Reasons to Perform Colonoscopy





Patient Information on Colonoscopy


Direct visual examination of the colon, ileocecal valve, and portions of the terminal ileum by means of a fiberoptic endoscope. Colonoscopy is best performed by a board certified gastroenterology specialist in a specialized endoscopy suite (occasionally may be carried out at the bedside in an intensive care unit). With the patient awake but sedated, a flexible endoscope is inserted into the rectum and advanced through the various portions of the lower GI tract. Important anatomic landmarks are identified and mucosal surfaces are examined for ulcerations, polyps, friable areas, hemorrhagic sites, neoplasms, strictures, etc. Minor operative procedures may then be performed utilizing the standard colonoscope with appropriate accessories. These procedures include tissue biopsy for histopathology and/or microbiologic culture, polypectomy, electrocoagulation of bleeding sites, removal of foreign bodies, hot biopsy/fulguration of tumor, and others.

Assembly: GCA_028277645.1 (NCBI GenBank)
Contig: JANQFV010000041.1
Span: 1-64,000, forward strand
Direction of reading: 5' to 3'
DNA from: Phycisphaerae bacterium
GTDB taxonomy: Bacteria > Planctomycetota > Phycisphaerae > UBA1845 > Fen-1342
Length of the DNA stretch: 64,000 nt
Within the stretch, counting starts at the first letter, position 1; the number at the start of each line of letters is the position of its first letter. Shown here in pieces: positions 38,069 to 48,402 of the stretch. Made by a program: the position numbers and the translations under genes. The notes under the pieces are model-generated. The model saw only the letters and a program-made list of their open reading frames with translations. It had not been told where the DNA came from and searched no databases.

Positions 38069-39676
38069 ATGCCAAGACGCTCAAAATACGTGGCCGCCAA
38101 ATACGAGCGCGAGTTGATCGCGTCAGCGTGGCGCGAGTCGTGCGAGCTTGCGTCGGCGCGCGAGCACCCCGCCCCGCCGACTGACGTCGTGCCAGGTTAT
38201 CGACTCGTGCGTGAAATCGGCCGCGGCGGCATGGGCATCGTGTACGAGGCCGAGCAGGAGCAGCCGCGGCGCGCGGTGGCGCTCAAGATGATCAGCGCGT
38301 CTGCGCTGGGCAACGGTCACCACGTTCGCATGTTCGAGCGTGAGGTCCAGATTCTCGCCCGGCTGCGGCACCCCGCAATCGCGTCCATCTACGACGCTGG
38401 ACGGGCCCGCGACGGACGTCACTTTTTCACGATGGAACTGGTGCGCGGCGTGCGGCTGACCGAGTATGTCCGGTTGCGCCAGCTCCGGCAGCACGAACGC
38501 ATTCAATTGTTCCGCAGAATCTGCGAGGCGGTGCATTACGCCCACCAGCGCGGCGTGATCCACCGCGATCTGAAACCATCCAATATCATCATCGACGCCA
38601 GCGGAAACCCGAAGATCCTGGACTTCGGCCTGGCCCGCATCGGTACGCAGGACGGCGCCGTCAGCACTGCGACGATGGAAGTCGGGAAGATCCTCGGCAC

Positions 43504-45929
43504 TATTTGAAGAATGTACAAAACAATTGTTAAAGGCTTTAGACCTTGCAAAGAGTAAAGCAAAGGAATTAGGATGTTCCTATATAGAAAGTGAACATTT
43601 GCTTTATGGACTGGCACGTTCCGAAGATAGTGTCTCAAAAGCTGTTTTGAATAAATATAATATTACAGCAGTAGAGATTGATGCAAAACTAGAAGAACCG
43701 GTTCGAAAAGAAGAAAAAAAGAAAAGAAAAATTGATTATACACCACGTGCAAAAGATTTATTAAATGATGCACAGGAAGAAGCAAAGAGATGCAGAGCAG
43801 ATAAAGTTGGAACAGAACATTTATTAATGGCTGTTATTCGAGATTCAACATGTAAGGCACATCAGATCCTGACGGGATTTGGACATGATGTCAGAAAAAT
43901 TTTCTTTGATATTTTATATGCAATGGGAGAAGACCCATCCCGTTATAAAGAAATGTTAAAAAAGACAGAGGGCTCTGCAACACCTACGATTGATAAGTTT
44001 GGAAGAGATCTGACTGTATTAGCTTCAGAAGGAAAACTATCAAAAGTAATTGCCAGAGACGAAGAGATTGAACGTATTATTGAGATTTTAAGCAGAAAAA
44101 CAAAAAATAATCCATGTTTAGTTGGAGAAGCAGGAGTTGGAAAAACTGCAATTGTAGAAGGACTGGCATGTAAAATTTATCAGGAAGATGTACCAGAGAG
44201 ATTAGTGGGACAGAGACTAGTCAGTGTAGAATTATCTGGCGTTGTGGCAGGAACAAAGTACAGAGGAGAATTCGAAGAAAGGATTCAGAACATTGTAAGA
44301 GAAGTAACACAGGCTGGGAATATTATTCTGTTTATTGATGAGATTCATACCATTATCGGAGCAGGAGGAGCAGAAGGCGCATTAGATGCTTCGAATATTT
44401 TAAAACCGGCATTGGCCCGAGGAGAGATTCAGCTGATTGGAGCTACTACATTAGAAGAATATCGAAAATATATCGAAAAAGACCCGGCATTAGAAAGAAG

What do I need to do to prepare for the colonoscopy?

The colon cleansing preparation is very important for you to get an optimal result.  If the colon is poorly prepared then important findings such as cancer or precancerous tumors might be missed.  The preparation involves dietary restriction to only clear liquids for most or all of the day prior to the exam in addition to taking a large volume bowel cleansing preparation that is usually divided into two doses.  It is important to comply with all the instructions for this to be effective.  You should also receive special guidance in regards to certain medications you may be taking; e.g if you are on blood thinning agents you may or may not be advised to hold this several days prior to the procedure.